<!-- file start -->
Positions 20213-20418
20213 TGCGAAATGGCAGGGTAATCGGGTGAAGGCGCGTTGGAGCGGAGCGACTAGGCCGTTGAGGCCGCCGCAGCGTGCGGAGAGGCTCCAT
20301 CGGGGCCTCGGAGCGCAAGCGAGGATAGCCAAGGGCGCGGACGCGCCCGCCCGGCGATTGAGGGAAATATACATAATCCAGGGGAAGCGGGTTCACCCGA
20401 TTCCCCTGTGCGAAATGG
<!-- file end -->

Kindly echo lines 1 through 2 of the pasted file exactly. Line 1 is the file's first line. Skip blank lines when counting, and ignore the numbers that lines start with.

Positions 20213-20418
20213 TGCGAAATGGCAGGGTAATCGGGTGAAGGCGCGTTGGAGCGGAGCGACTAGGCCGTTGAGGCCGCCGCAGCGTGCGGAGAGGCTCCAT